Ever heard the expression “Out of the frying pan, into the fire”? Yeah, that pretty much sums up Charlie Hardie’s life.
When we last saw Charlie at the end of Fun & Games he was in bad shape, having just been through two hellacious days culminating in a shootout of epic proportions which left him battered, bleeding and on the brink of death.
Picking up right where Fun & Games left off, Hell & Gone opens with Charlie in the back of an ambulance being whisked off for life saving treatment. Unfortunately for Charlie his destination isn’t a legitimate hospital, but a facility where the “Accident People” – the shadow organization Charlie ran afoul of in Fun & Games – nurse Charlie back to health in order for him to serve their agenda.
Waking after an indeterminate amount of time, Charlie finds himself in a concrete bunker faced with an ultimatum: try to leave and die, or get in the elevator and ride it down to… well, Charlie’s not exactly sure where. Not wanting to die, obviously, he takes the elevator ride and ends up in a highly secrete, ultra secure prison facility far underground which he is informed holds the most dangerous prisoners in the world. Much to his amazement Charlie has not been sent there to join their ranks, but to become the facility’s warden.
Knowing he must escape from the inescapable facility in order to protect his family from the Accident People, Charlie begins feeling out not only the guards but the prisoners as well. During that process he begins to question whether it’s really the prisoners or the guards that pose the real threat, as no one is who they initially appear to be on the surface. What unfolds from that setup is a high octane, mind-bending adventure that only author Duane Swierczynski could have penned.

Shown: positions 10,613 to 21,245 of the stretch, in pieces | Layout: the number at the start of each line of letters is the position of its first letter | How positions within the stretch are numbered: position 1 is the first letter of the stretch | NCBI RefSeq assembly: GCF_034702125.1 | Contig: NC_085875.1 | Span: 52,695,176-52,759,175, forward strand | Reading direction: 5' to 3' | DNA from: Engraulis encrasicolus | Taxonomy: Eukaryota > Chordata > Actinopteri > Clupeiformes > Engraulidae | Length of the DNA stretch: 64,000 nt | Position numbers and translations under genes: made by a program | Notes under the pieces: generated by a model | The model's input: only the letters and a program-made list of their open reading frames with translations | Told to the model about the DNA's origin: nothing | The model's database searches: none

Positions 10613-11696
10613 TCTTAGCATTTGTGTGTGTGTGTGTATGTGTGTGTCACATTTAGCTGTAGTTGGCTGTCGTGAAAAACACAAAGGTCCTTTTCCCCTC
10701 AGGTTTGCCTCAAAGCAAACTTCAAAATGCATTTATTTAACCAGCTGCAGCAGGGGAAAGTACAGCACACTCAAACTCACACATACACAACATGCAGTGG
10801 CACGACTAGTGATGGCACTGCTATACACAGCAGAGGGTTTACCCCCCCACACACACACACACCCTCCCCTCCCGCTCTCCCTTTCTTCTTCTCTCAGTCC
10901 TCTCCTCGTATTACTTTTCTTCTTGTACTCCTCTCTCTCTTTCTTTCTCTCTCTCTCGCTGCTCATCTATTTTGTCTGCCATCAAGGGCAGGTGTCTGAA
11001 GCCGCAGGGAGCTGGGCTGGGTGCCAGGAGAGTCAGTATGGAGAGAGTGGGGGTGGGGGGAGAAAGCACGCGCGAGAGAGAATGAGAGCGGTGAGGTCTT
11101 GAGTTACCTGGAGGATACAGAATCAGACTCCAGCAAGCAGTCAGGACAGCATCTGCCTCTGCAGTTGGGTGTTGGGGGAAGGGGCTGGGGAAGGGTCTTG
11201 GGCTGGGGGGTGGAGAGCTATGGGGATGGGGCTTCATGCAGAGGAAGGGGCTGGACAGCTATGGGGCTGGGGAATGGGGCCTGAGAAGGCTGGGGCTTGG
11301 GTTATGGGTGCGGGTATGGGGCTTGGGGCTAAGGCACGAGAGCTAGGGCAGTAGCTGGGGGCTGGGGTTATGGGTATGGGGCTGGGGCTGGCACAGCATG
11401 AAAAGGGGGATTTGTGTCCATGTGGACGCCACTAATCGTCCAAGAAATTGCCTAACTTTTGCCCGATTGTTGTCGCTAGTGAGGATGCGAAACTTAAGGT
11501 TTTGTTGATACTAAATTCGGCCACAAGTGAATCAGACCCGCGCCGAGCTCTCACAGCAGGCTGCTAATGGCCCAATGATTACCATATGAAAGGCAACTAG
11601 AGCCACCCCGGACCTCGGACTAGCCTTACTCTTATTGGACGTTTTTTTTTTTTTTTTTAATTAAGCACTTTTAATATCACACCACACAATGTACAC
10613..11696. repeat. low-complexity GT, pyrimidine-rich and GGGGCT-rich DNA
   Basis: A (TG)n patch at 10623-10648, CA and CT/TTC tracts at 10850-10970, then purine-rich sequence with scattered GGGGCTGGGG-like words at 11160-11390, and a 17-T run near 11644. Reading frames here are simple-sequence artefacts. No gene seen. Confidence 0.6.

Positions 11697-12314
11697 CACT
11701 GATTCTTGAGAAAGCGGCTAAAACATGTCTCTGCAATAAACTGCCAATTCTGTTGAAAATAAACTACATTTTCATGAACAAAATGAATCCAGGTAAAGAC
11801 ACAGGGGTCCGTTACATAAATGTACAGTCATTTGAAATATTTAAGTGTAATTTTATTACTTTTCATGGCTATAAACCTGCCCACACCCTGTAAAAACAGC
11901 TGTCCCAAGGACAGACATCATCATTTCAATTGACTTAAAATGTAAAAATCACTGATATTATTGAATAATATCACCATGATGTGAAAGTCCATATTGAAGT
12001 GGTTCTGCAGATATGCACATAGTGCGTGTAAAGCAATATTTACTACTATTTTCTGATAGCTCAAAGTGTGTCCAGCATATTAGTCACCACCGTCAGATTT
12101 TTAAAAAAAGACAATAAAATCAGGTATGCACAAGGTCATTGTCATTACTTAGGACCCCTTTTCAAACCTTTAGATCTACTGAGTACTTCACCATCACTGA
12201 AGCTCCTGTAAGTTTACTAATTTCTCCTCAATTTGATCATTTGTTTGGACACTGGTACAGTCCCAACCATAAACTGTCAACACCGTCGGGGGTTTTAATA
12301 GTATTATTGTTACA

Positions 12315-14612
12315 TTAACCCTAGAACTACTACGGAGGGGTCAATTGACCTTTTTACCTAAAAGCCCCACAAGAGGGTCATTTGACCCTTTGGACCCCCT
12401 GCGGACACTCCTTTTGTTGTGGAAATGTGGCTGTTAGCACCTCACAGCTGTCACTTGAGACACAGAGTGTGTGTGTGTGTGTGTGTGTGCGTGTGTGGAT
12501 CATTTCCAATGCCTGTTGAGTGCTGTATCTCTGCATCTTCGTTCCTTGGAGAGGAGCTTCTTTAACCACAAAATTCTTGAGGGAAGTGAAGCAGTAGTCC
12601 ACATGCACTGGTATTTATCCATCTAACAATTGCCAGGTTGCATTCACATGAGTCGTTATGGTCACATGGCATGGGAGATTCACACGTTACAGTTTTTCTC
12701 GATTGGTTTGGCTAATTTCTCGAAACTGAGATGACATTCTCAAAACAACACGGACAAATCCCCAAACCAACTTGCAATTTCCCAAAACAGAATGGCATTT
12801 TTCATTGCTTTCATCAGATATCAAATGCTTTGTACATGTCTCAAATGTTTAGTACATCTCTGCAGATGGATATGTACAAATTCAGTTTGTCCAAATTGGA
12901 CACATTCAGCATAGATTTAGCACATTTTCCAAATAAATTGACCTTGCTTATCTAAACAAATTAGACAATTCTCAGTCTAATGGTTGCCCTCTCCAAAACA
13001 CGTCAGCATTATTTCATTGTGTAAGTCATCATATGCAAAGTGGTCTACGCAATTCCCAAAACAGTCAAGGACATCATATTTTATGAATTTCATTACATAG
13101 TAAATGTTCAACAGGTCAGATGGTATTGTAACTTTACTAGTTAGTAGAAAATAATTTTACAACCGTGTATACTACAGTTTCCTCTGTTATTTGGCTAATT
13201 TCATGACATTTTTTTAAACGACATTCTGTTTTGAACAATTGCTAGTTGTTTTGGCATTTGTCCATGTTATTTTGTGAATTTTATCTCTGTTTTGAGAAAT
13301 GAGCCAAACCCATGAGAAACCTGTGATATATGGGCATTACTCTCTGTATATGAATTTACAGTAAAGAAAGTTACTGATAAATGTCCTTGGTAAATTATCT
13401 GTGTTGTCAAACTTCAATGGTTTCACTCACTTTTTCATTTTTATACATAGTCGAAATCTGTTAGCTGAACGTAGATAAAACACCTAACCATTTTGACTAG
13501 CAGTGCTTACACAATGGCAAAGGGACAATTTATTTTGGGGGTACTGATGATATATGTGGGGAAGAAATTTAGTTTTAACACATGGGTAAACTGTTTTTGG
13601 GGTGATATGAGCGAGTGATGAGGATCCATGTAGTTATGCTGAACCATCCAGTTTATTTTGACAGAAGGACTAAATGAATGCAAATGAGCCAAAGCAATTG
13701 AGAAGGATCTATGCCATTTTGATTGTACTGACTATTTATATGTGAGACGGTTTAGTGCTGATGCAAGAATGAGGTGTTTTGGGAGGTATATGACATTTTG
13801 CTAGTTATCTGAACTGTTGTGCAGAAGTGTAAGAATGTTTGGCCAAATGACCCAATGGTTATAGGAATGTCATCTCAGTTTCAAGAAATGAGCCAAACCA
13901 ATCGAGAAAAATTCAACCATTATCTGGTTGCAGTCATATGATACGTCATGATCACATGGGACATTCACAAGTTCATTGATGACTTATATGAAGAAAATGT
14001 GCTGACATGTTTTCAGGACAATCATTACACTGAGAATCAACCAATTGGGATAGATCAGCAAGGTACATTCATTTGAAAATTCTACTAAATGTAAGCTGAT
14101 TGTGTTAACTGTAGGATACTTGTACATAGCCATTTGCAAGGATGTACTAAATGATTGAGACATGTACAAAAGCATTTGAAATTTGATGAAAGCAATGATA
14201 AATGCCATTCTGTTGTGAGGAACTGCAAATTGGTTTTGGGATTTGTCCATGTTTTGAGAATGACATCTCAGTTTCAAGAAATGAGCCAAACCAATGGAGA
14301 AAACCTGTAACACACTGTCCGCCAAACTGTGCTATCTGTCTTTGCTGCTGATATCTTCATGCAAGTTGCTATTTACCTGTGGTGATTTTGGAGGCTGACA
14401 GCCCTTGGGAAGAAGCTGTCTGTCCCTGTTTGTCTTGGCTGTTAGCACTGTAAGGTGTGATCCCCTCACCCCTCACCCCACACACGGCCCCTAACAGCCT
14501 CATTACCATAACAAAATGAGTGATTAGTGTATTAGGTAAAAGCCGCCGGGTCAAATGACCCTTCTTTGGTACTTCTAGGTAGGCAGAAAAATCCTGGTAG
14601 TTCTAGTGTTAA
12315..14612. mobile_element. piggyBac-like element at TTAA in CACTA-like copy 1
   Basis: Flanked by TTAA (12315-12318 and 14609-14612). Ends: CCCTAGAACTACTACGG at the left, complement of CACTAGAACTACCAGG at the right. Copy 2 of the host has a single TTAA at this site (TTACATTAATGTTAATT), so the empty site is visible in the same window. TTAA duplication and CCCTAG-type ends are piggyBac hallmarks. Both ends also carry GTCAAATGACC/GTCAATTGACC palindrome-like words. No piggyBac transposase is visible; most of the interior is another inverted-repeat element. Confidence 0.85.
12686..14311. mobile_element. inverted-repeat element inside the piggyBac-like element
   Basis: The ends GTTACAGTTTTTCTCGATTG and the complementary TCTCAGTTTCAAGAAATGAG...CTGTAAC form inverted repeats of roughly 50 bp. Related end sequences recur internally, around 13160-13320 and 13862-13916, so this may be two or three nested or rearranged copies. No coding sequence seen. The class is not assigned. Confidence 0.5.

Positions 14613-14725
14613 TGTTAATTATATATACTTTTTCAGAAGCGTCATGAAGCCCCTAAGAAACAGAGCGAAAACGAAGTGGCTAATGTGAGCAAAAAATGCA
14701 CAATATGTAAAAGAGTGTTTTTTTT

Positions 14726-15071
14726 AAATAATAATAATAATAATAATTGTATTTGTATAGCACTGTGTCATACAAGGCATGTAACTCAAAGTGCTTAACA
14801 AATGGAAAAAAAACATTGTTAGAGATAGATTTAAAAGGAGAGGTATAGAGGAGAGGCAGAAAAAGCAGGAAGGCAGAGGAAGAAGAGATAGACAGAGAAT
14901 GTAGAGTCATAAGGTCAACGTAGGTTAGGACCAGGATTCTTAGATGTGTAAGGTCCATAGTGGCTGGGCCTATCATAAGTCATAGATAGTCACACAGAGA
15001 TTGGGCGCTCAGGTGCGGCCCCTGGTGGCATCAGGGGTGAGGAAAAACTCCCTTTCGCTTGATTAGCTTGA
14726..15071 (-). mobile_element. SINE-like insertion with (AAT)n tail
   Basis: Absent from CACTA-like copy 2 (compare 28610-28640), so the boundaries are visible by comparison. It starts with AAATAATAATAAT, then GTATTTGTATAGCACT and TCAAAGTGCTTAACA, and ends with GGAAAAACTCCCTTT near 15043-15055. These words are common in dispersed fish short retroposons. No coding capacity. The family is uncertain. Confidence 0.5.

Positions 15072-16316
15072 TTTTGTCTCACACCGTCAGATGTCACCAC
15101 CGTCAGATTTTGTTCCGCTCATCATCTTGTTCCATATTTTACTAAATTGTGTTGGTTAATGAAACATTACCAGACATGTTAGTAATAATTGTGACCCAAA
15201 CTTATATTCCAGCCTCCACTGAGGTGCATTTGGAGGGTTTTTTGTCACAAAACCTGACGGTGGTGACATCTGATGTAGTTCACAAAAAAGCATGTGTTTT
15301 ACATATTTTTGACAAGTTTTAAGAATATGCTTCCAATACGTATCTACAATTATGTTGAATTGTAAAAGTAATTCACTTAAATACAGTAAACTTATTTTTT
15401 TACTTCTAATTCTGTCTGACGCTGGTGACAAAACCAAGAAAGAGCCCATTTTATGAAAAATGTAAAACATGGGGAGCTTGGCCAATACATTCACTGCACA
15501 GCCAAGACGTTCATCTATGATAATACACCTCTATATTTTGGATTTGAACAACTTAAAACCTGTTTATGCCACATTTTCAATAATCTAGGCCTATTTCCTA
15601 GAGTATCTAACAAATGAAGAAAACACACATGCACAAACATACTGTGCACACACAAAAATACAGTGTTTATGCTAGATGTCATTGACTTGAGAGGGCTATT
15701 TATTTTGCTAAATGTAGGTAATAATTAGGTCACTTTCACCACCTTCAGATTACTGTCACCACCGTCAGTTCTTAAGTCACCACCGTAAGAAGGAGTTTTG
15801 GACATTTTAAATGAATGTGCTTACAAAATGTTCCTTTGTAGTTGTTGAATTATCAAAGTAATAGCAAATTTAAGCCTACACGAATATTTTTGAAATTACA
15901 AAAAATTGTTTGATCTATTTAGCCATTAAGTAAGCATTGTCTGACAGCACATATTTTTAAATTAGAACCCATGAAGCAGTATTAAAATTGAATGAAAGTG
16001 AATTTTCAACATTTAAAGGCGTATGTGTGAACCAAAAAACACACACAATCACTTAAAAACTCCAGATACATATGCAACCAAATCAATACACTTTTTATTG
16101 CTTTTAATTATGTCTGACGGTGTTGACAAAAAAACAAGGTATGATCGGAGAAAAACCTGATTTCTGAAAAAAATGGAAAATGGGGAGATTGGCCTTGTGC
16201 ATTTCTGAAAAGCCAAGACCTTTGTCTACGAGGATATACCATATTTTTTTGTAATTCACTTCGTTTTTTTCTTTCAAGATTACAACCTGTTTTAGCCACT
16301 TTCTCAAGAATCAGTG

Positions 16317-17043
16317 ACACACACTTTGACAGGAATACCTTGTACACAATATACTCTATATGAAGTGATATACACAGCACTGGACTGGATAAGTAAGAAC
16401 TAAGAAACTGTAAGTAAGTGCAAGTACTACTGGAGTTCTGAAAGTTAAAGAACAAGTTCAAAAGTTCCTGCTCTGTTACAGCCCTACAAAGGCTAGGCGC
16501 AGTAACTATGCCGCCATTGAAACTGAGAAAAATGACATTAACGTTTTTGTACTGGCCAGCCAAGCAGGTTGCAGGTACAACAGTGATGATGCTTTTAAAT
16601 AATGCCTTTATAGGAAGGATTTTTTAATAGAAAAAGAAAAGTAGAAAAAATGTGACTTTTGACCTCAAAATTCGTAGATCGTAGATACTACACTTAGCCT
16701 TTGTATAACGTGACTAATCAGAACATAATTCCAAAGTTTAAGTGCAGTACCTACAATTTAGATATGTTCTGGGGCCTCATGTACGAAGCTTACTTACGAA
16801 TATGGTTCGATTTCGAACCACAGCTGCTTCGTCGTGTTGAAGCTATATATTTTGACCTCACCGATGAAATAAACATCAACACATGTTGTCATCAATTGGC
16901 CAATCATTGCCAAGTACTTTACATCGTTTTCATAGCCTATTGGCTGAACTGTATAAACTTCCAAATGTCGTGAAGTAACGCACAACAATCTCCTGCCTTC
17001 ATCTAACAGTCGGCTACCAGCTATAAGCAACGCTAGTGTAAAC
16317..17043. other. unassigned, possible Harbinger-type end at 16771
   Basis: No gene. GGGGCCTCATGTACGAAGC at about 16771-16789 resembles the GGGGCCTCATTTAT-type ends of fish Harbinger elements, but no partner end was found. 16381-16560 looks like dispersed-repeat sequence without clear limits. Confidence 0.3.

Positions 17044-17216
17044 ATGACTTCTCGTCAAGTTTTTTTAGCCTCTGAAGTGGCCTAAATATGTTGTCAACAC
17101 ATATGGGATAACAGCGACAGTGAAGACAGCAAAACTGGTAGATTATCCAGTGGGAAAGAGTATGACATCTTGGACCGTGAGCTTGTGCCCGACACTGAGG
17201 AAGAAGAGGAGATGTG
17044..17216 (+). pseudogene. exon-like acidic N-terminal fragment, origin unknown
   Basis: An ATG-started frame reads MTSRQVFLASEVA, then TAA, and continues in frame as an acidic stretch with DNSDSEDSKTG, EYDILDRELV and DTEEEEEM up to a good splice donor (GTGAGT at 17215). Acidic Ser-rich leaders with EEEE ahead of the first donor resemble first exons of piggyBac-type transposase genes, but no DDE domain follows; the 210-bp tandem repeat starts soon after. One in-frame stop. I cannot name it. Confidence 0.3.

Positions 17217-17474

As he did in Fun & Games, Swierczynski shows himself once again to be a master of pacing, though here he downshifts gears somewhat to tremendous effect. If Fun & Games played out like a series of never-ending, rapid-fire machine gun attacks, Hell & Gone is the equivalent of a few very strategically placed bunker busters. Where Fun & Games unfolded at a breakneck pace that left both Charlie and the reader gasping for breath, Hell & Gone uses Charlie’s creeping sense of frustration and confusion to slowly build to an almost unbearable level of tension.
You’ll find yourself as off-guard as Charlie when Swierczynski rolls out twist after twist, and his depiction of the isolation of the cramped and oppressive subterranean facility is so realistic you’ll get claustrophobia just reading about it. Of course there being a third book in the series and the main character being nicknamed “Unkillable Chuck” it’s not exactly a spoiler to say that Charlie manages to find a way out of the facility. But just how he does it – and where he ends up – you’ll have to read for yourself to find out. Just remember that expression, “Out of the frying pan, into the fire.”
It takes a truly talented author to make going to hell sound like fun, but Swierczynski is unquestionably a silver-penned devil. Trust me on this, you definitely want to get yourself Hell & Gone.
Hell & Gone is available from Mulholland Books (ISBN: 978-0316133296). The final book in the Charlie Hardie series, Point & Shoot, is scheduled for April 2013. And if you want an idea of what being Hell & Gone sounds like, check out Duane’s guest post from yesterday where he shared the (imaginary) soundtrack for the book.